Originally Published on Times of India
We all see marketers going crazy behind click-through rates, impression, reach, and other similar metrics like this.
But what’s the point of all these metrics if you don’t know your customers?
Someone has rightly said, Marketers who understand the value of "knowing thy customer" are more likely to succeed.
Now, what can you do as a Marketer: Instead of focusing just on increasing click-through rates, marketers must move their focus from greater CTRs to client retention, loyalty, and relationship building.
Once you understand your customers,
- You can understand their likings & their preferences
- Segment customers in a marketing-ready format
- Run relevant & personalized marketing activities.
Let’s say, you have developed a deeper customer understanding. The next step is moving towards segmentation.
Segmentation is the buzzword amongst marketers today. However, most of the campaigns are segmented only on the basis of age or geography. How can you take it to the next level? The answer is RFM Analysis.
What is RFM Analysis?
RFM stands for Recency, Frequency & Monetary Value, each corresponding to some key customer trait. These RFM metrics are important indicators of a customer’s behavior because the frequency and monetary value affect a customer’s lifetime value, and recency affects retention, a measure of engagement.
It is a marketing technique used to quantitatively rank and group customers based on the recency, frequency, and monetary total of their recent transactions to identify the best customers and perform targeted marketing campaigns. RFM stands for:
- Recency: How recently a customer has visited or purchased with a brand
- Frequency: The frequency of the customer transactions or visits
- Monetary Value: The intention of customer to spend or purchasing power of the customer
Why is there a need for RFM Analysis?
There is a need for RFM analysis as it helps marketers find answers to the following important questions:
- Who are your best customers?
- Which of your customers could contribute to your churn rate?
- Who has the potential to become valuable customers?
- Which of your customers can be retained?
- Which of your customers are most likely to respond to engagement campaigns?
The technique enables marketers to make tactical decisions. It enables marketers to quickly identify and segment users into homogeneous groups so that differentiated and personalized marketing strategies can be targeted to them. As a result, user engagement and retention improve.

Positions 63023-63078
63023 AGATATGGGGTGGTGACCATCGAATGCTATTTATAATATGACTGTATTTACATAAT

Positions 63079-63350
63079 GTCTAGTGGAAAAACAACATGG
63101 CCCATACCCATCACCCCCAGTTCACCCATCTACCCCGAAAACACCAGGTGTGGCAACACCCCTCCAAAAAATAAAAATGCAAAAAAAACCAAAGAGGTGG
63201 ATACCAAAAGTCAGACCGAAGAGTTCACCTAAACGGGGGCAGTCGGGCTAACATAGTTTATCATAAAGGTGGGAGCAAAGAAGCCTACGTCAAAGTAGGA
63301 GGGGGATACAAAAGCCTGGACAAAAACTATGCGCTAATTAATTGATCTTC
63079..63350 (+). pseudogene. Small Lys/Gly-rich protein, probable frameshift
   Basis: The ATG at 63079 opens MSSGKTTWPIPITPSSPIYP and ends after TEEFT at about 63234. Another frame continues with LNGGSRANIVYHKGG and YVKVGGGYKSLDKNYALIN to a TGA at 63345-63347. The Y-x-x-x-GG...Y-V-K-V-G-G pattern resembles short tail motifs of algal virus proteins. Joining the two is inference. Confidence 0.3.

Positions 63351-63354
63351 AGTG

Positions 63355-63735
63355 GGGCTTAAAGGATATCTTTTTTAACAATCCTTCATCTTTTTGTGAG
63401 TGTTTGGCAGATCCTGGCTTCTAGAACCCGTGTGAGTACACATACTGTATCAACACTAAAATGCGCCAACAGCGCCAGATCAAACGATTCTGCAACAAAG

Let’s demonstrate how RFM works using a simple example:
Oendrila made here last purchase 2 years ago that means she has now turned dormant.
Now, to reactivate Oendrila as a customer, marketing efforts might be made to remind her that it's been a while since the last transaction, while offering them an incentive to resume buying. In this example, we have used recency as a factor to determine the marketing communication for Oendrila.
Benefits of RFM Analysis
Increase in Customer Retention & LTV
RFM analysis enables marketers to increase revenue by targeting specific groups of existing customers with messages and offers that are more likely to be relevant based on their customer persona. As a result, response rates, customer retention, customer satisfaction, and customer lifetime value all increase (CLTV).
More Loyal Customers
Although you have some customers who buy from you, they are not entirely loyal to you. That is, you may need to make them feel special and pay attention to your loyal customer. This is when RFM helps you which helps determine this loyal audience for your marketing activities.
Reducing Churn Rate
It is no secret that retaining customers is less expensive than acquiring new ones. RFM segmentation allows you to identify customers who are about to churn and take action before they abandon you.
Isn't increasing sales one of the most effective ways to boost revenue? RFM analysis can help you in determining which of your customers should be targeted.
Things to take care of while using RFM Analysis
While RFM segmentation is powerful, it does have limits. When performed manually, it’s prone to human error. RFM analysis is also based on just a few behavioral traits, lacking the power of the advanced predictive analytics now available.
Some businesses may use RFM analysis as an excuse to bombard high-ranking customers with messages and thus reduce response rates on campaigns that could otherwise be highly effective. On the other hand, it can cause marketers to neglect customers with low rankings even though many of them may be worth cultivating. For example, your RFM model may fail to account for the impact of past promotions or seasonality on RFM analysis. Likewise, a customer may have very little activity with your brand one month, yet be ready to engage in purchasing behavior the following month due to a birthday or anniversary.
Summing up, RFM analysis is very relevant in today’s day and time and also remains a perennial favorite of marketers. It has the ability to provide actionable insights down to the individual customer level — all without the assistance of data scientists or complex tools. Whether small businesses or enterprises all organizations should consider RFM Analysis for a better understanding of their customer and growth of their company.